3 cameras on 1 tripod for fireworks=HELP.
Crazy idea right, i am very very new to photography and i need all of the help i can get. These are the cameras i will be using.
Number one is an old Canon AE-1 with a metal body, this one will be mounted right to the tripod shoe, these are the 3 Canon lens i have for it.
#1=FD 50mm, 1:1.8, #2=FD 50mm, 1:1.8 S.C, same lens right, #3, B&H/Canon
FD 24mm 1:2.8=S.S.C in Red Capatiol letters, on this lens is a screw on clear len,s it reads HOLVE M.G. 55mm SKY?
The 3 lenses have all of the same 4 rows for settings=ASA,shutter Speed, Distance Scale and Preset Aperture ring.
The next camera is the good old stand by Olympus XA, i have used this camera for a while so i think i no which setting to use.
#3 Camera my lady friend has is, well it starts with that Bad Bad letter D.
If all works out right with some of you help or maybe, well you no=HELP, they should be some good photos with just a short time delay when we press the shutter button just a few, well you no.
I just need help with my Canon, all the settings and #'s make me Crazy, been reading about the use of all of the different settings but to much in a short period of time.
From my family to all of the Apug familys have a safe and nice 4th of July,
O.K. you can all stop laughing right now with this idea i have, good morning.
The only setting you need is "manuel".
Set the camera to bulb, the lens to f/11 or f/16.
Shoot 100 ISO color film.
Open the shutter for 15 to 30 seconds to capture the bursts.
3 cameras = 3 tripods.
Another equation you could try:
Originally Posted by Pinholemaster
3 cameras + 1 roll of gaffer tape = 1 tripod!!
"People who say things won't work are a dime a dozen. People who figure out how to make things work are worth a fortune" - Dave Rat.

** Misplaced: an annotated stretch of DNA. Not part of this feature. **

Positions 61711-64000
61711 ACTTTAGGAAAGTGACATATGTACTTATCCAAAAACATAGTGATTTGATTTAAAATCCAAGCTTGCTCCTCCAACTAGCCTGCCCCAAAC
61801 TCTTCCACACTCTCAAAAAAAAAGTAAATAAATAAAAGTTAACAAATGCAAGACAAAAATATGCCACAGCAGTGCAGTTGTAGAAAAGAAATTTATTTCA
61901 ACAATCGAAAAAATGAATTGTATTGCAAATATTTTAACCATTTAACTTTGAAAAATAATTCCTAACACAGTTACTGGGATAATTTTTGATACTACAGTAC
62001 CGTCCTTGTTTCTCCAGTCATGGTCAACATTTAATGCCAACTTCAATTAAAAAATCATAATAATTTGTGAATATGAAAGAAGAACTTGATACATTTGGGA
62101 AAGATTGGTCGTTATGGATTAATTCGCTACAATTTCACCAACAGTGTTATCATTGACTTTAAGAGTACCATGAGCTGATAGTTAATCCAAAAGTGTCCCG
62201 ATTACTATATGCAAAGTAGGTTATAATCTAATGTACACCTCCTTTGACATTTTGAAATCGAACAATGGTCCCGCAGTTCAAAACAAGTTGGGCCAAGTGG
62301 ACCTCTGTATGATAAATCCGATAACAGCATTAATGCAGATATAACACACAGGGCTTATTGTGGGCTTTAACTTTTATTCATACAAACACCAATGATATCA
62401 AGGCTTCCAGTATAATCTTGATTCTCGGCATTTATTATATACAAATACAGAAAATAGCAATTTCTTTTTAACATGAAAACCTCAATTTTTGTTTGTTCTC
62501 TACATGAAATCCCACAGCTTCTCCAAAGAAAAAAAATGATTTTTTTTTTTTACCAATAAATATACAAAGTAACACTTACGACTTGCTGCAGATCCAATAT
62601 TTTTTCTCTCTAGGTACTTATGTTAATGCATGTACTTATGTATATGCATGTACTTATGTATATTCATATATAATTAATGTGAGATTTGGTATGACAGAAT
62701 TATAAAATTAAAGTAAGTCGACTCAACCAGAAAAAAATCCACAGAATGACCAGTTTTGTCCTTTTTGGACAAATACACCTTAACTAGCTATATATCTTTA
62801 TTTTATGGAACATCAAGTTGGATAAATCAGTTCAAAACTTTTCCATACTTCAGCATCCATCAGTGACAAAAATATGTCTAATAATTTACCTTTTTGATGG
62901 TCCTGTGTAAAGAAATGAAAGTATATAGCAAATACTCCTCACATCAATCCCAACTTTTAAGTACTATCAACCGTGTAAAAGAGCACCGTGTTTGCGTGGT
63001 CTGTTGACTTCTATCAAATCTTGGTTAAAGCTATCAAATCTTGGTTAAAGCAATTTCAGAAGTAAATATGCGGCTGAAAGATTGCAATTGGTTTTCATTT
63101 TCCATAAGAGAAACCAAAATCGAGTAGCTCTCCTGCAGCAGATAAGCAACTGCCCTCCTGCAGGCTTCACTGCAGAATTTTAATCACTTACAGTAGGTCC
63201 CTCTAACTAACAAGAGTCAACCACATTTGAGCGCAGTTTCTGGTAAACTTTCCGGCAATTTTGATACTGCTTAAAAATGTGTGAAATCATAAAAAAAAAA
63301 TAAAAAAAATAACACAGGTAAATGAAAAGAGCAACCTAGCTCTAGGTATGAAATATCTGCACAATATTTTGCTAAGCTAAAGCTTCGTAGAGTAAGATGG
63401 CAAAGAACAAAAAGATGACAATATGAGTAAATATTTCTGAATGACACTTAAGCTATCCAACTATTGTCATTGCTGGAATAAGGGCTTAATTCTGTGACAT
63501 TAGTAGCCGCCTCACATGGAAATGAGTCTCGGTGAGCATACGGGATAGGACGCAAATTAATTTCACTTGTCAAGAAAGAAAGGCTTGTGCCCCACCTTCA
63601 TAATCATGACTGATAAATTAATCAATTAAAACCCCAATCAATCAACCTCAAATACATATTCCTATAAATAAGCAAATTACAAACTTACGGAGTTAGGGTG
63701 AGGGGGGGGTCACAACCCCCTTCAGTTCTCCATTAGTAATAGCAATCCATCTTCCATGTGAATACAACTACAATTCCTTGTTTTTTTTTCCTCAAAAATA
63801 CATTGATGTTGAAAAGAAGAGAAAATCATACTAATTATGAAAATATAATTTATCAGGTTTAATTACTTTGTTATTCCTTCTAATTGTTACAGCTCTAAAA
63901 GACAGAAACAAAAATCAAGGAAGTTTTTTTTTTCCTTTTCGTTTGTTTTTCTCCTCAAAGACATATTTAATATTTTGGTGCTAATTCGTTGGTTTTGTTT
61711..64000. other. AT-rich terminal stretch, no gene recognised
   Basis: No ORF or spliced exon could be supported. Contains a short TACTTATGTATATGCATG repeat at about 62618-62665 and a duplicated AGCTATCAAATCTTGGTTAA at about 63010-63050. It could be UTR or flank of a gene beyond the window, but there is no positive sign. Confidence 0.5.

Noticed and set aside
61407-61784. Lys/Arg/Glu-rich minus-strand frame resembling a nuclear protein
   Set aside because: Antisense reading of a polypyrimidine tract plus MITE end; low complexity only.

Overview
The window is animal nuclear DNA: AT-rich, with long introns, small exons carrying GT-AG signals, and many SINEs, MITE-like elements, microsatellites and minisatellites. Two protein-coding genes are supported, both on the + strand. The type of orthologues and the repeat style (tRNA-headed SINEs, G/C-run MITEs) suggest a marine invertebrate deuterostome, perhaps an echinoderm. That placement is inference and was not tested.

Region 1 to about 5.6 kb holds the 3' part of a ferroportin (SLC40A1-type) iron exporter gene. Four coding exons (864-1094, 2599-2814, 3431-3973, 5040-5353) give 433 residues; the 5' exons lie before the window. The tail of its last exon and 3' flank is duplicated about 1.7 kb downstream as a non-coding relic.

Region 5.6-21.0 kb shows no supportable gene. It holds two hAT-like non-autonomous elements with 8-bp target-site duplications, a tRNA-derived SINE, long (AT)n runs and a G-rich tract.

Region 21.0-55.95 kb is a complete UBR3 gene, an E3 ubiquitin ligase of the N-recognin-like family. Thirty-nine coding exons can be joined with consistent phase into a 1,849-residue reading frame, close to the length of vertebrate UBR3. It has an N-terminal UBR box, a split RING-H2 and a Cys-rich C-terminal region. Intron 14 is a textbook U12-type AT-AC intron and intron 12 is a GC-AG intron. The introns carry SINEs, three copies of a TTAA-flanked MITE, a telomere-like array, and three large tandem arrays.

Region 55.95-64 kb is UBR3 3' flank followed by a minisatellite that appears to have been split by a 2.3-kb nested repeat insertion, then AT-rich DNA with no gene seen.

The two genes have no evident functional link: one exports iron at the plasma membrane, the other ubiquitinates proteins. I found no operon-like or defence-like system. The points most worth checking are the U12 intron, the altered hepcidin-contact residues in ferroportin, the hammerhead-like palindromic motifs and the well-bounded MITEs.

Actually, the first two lenses may be slightly different in their coating. As far as their use, yes they are the same.
I would suggest obtaining a cable release to release the shutter. This would avoid potential camera shake with your Canon.
I've mounted multiple cameras on a single sturdy tripod by inserting a 1/4 inch T-nut in a strip of wood to secure it to the tripod. 1/4 inch holes in the strip permit mounting the cameras with 1/4 inch bolts and wing nuts. Since a camera with time exposure capabilities doesn't need to be touched during the exposure, it can be rested on any solid surface. Much information on fireworks photography is available with a google search. One link is Popular Photography.
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Thanks to all of you, and to think i just opened my mouth while having a beer, i drink harvery wall bangers, to a couple of my buddies and they said would help me set all of it up, Tom said it would be so cool and out of site with the 3 cameras taking pictures at such a short period of time.
I am so blown away with all of the information that is on this site, like i am a newbe and all of you just have the paietence to share it with me as a newbe and to just think in that cardboard box i opened up and found the XA camera and got me on the way.
I should of started at age 6, not 60 when i retired from the Iron Workers.
Awesome fire works pictures, will give it a try and see what happenes, should be fun and to learn something to.
Diane do you remember the site were the guy was asking about old Glass Plate Negatives and then he scanned 2 in for us to see, the date on the site or page was about a year old in 95.
I sent you and Nicole some Glass Plate Negatives pictures i have that were over 100 years old.
Nicole Boenic was on the site to asking about seeing old pictures of children.
Every buddy be safe on the 4th.